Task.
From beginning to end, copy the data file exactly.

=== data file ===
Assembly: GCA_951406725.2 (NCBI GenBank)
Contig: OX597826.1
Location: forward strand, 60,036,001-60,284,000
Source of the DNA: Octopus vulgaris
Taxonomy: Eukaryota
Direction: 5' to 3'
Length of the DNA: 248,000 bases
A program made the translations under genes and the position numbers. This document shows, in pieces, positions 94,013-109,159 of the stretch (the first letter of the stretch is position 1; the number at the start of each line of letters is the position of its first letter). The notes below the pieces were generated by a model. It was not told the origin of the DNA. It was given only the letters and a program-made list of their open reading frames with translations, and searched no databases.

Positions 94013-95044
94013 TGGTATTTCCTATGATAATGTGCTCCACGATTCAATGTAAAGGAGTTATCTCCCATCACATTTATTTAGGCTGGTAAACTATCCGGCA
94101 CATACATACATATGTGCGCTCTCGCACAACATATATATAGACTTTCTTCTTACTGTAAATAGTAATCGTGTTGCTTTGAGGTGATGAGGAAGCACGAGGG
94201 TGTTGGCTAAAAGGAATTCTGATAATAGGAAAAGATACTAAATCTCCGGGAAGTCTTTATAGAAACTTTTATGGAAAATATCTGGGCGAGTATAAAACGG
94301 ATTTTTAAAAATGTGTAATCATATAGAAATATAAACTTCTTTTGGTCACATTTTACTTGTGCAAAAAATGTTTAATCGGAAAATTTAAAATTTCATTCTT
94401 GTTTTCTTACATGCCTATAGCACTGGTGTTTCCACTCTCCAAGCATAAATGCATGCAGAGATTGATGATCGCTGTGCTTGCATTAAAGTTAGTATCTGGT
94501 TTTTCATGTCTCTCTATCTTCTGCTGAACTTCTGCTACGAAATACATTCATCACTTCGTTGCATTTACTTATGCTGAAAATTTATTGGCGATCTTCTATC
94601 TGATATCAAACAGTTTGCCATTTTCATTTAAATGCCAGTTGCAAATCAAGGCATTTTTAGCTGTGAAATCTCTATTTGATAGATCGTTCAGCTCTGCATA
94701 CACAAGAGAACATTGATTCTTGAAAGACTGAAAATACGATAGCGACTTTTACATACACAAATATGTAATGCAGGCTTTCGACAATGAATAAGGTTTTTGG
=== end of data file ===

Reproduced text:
Assembly: GCA_951406725.2 (NCBI GenBank)
Contig: OX597826.1
Location: forward strand, 60,036,001-60,284,000
Source of the DNA: Octopus vulgaris
Taxonomy: Eukaryota
Direction: 5' to 3'
Length of the DNA: 248,000 bases
A program made the translations under genes and the position numbers. This document shows, in pieces, positions 94,013-109,159 of the stretch (the first letter of the stretch is position 1; the number at the start of each line of letters is the position of its first letter). The notes below the pieces were generated by a model. It was not told the origin of the DNA. It was given only the letters and a program-made list of their open reading frames with translations, and searched no databases.

Positions 94013-95044
94013 TGGTATTTCCTATGATAATGTGCTCCACGATTCAATGTAAAGGAGTTATCTCCCATCACATTTATTTAGGCTGGTAAACTATCCGGCA
94101 CATACATACATATGTGCGCTCTCGCACAACATATATATAGACTTTCTTCTTACTGTAAATAGTAATCGTGTTGCTTTGAGGTGATGAGGAAGCACGAGGG
94201 TGTTGGCTAAAAGGAATTCTGATAATAGGAAAAGATACTAAATCTCCGGGAAGTCTTTATAGAAACTTTTATGGAAAATATCTGGGCGAGTATAAAACGG
94301 ATTTTTAAAAATGTGTAATCATATAGAAATATAAACTTCTTTTGGTCACATTTTACTTGTGCAAAAAATGTTTAATCGGAAAATTTAAAATTTCATTCTT
94401 GTTTTCTTACATGCCTATAGCACTGGTGTTTCCACTCTCCAAGCATAAATGCATGCAGAGATTGATGATCGCTGTGCTTGCATTAAAGTTAGTATCTGGT
94501 TTTTCATGTCTCTCTATCTTCTGCTGAACTTCTGCTACGAAATACATTCATCACTTCGTTGCATTTACTTATGCTGAAAATTTATTGGCGATCTTCTATC
94601 TGATATCAAACAGTTTGCCATTTTCATTTAAATGCCAGTTGCAAATCAAGGCATTTTTAGCTGTGAAATCTCTATTTGATAGATCGTTCAGCTCTGCATA
94701 CACAAGAGAACATTGATTCTTGAAAGACTGAAAATACGATAGCGACTTTTACATACACAAATATGTAATGCAGGCTTTCGACAATGAATAAGGTTTTTGG